The Endocrine Society's Guidelines for the Pharmacologic Management of Obesity, advises clinicians to "treat weight first" to mitigate or eliminate its related comorbidities and complications including type 2 diabetes. Learn more about this dynamic program, the benefits of weight reduction on diabetes, and how to earn 1.5 AMA PRA Category 1 CME credits.
- Posted June 15, 2016 by Beta Cells in Diabetes Staff
- Posted August 4, 2014 by John L. Leahy, MD
Is there actually a proven benefit of intensive blood glucose control in patients who have diabetes, and if there is what actually is that benefit? In this 8-minute podcast, Drs. Jack Leahy and Doron Schneider answer this question based on data from The Diabetes Control and Complications study.
- Posted June 12, 2013 by John L. Leahy, MD
Doron Schneider, MD and Jack Leahy, MD discuss the importance of patient BMI and other risk factors for coronary artery disease when weighing treatment options.
- Posted May 29, 2013 by John L. Leahy, MD
Dr. Jack Leahy, endocrinologist and general internist, Dr. Doron Schneider, weigh different initial treatment options presented by leading endocrinologists Silvio Inzucchi, MD, Alan J. Garber, MD and Laurence Kennedy, MD
The Good, The Bad, and the Ugly Part II: Why I’m not a Fan of the ADA/EASD’s 2012 Position StatementPosted June 6, 2012 by John L. Leahy, MD
- Posted May 30, 2012 by John L. Leahy, MDThe highly awaited ADA/EASD statement on management of type 2 diabetes was published online April 19th, 2012.1 I feel like a curmudgeon,but as a general statement, I’m not a fan. In fact, I’m worried that at best it will have little impact, and at worst could be harmful.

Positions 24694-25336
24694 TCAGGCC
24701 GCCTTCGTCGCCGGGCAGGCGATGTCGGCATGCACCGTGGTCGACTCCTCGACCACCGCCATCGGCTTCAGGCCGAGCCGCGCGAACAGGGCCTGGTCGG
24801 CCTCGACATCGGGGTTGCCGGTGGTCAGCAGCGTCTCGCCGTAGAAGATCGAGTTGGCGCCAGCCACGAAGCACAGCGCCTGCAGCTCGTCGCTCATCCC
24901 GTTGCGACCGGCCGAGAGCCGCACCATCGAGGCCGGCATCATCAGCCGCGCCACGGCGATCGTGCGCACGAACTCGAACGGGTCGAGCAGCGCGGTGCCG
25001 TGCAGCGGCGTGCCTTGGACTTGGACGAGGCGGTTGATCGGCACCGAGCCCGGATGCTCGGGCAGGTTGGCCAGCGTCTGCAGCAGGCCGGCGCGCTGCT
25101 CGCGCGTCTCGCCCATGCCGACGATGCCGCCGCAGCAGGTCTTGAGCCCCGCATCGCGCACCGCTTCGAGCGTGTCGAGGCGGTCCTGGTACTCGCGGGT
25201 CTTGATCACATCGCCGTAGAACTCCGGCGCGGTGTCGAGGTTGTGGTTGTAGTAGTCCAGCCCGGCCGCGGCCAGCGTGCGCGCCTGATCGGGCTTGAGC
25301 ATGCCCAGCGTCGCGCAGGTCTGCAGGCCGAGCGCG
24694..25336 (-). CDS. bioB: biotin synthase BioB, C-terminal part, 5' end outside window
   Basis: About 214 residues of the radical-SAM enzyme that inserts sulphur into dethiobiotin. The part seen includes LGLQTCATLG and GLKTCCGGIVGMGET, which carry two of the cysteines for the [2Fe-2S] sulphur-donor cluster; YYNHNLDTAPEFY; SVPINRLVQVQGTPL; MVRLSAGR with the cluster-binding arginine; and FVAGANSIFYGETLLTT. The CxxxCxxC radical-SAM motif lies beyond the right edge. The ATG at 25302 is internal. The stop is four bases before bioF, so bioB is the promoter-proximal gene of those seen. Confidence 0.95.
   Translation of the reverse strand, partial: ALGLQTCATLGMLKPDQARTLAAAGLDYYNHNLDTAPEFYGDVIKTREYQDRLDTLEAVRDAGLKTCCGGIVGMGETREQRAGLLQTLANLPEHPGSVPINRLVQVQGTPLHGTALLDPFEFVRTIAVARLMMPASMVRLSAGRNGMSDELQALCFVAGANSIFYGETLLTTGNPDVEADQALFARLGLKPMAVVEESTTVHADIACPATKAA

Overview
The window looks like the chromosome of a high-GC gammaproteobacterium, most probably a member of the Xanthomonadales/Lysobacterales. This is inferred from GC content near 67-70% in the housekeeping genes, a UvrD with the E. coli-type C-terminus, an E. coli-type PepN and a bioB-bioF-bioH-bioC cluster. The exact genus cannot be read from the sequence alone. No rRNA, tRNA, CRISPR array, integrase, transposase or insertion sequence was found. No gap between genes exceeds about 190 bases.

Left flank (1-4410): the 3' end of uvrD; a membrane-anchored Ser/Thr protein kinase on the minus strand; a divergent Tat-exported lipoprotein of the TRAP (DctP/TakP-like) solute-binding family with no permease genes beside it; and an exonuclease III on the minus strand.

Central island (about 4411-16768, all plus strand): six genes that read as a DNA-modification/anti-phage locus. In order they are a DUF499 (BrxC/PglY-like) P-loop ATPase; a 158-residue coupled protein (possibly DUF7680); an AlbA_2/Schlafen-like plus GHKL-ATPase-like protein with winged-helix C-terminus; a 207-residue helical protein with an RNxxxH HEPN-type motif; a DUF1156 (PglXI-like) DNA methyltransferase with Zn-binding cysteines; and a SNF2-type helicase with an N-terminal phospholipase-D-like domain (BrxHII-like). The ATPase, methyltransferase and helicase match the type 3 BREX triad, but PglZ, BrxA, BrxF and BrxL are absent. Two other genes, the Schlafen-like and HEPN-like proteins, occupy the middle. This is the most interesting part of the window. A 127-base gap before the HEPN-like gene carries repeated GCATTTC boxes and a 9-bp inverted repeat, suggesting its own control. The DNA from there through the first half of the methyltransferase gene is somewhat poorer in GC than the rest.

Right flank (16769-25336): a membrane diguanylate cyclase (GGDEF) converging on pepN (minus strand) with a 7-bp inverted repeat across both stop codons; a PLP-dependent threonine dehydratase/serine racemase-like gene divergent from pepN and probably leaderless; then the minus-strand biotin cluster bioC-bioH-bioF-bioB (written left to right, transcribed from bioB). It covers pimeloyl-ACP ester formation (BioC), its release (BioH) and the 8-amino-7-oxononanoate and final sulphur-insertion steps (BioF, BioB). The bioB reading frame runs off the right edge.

- Posted March 28, 2012 by John L. Leahy, MD
In the past decade or so, our attempts to define the "earliest” events in Type 2 diabetes (T2DM) have moved increasingly earlier. We’re considering even the years before what we now consider to be the “pre-diabetes” stage—that is, years considerably before there are any clinical signs or symptoms of disease.
- Posted April 7, 2011 by Kim C. Dixon, MD
Fatty liver disease is the most common cause of chronic liver disease in North America and is becoming one of the top reasons for liver transplantation. Fatty liver causes inflammation that can lead to fibrosis, cirrhosis, and hepatocellular carcinoma. The physiologic relationship between type 2 diabetes mellitus and fatty liver disease is complex and multifactorial.
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